Sometimes unexpected combinations turn out to be the best of things. PNCA intermedia student, Chaz Giese, has been bringing together graphic design and sculpture and the results are pretty exciting.
There are a number of pros and cons involved in the digital age and how it affects the practice and promotion of art. Image circulation becomes easier, and if a work is created for the screen, your experience of it is what it was intended to be in the first place.
Many artists have been adapting to this medium, perhaps as an acceptance of our current context. A number of Giese’s works are exclusively meant for the screen. His ‘Totally Drunk’ posters for example, were created specifically for a Tumblr community.
But what about those works of art that excel in tactility? What about painting and sculpture? How can those artists survive the digital age? Again, at times Giese is also exclusively a sculpture artist (if such thing is possible today), with works like ‘Ruined Sculpture’, which seem to be purely about the aestheticism of form.
Giese has come up with the perfect solution to the digital “problem” in his unique fusion of graphic design and sculpture. By giving the digital sphere a physical presence, the artist is able to celebrate and criticize our condition. Furthermore his work functions as commentary through both medium as well as subject matter.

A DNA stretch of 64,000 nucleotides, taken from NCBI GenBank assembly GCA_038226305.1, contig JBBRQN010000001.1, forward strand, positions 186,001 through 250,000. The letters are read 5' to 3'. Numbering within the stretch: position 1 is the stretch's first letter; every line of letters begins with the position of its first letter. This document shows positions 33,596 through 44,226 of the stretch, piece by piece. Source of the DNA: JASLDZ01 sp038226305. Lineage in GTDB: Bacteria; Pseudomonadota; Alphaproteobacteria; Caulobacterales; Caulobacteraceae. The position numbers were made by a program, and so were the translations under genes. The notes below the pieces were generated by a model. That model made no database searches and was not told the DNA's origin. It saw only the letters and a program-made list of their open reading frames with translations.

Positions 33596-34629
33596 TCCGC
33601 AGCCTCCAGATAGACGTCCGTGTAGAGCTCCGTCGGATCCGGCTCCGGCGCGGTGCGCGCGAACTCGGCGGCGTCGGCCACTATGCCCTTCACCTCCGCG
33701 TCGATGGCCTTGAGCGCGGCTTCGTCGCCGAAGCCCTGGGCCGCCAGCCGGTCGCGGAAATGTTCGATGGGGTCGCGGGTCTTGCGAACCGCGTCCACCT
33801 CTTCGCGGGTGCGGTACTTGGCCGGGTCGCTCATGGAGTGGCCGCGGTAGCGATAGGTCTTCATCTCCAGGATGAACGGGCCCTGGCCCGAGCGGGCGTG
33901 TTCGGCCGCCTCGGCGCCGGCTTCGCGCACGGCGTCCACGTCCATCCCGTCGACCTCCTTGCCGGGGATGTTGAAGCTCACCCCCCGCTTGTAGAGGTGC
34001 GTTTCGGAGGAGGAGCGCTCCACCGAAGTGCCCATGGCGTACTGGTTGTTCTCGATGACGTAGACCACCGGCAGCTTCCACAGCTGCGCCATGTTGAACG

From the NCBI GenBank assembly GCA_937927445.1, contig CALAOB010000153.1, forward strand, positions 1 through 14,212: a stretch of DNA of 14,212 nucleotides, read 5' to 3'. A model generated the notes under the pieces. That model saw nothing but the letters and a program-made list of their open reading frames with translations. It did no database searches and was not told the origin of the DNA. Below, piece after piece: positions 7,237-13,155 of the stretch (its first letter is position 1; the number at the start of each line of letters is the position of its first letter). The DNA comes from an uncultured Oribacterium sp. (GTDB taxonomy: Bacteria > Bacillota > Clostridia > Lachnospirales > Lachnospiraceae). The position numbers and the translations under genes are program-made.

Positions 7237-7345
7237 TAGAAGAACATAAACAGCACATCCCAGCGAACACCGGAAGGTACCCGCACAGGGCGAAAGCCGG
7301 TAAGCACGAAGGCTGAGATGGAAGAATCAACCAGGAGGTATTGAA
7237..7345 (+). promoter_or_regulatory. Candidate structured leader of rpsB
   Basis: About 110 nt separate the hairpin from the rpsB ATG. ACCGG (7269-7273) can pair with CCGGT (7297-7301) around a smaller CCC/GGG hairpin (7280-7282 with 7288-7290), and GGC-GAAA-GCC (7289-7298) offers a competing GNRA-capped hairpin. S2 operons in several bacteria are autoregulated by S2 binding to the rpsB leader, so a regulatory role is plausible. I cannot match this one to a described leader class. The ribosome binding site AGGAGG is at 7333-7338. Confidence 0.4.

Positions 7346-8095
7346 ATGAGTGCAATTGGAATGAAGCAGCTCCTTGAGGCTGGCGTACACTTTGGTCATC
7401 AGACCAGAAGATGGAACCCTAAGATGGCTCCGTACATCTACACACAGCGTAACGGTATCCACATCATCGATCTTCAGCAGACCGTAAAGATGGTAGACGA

‘Phone as Sculpture’ is very simply executed yet complex in meaning. Giese explains this work as, “Viewing screen images as sculptures. Physicality and context are given to the images on screen.” The digital and physical here are completely dependent on each other. A phone is no longer just the object phone; it is a portal into the unlimited exchange of information enabled by the digital era. A phone is a key to infinity.
Giese’s brief of ‘Scrolls 4 Keeps’ is as follows, “the vibrant duality of global accessibility and institutional struggles to maintain secrecy.” Using the patterns and aesthetics of contemporary graphic design, while exploring the potential of physical objects, Giese creates a sculpture that is rich in symbolism and political commentary.
By combining the physical and the digital, Giese mediates our fears and our praises of the era we live in.
Words / Ana Gomides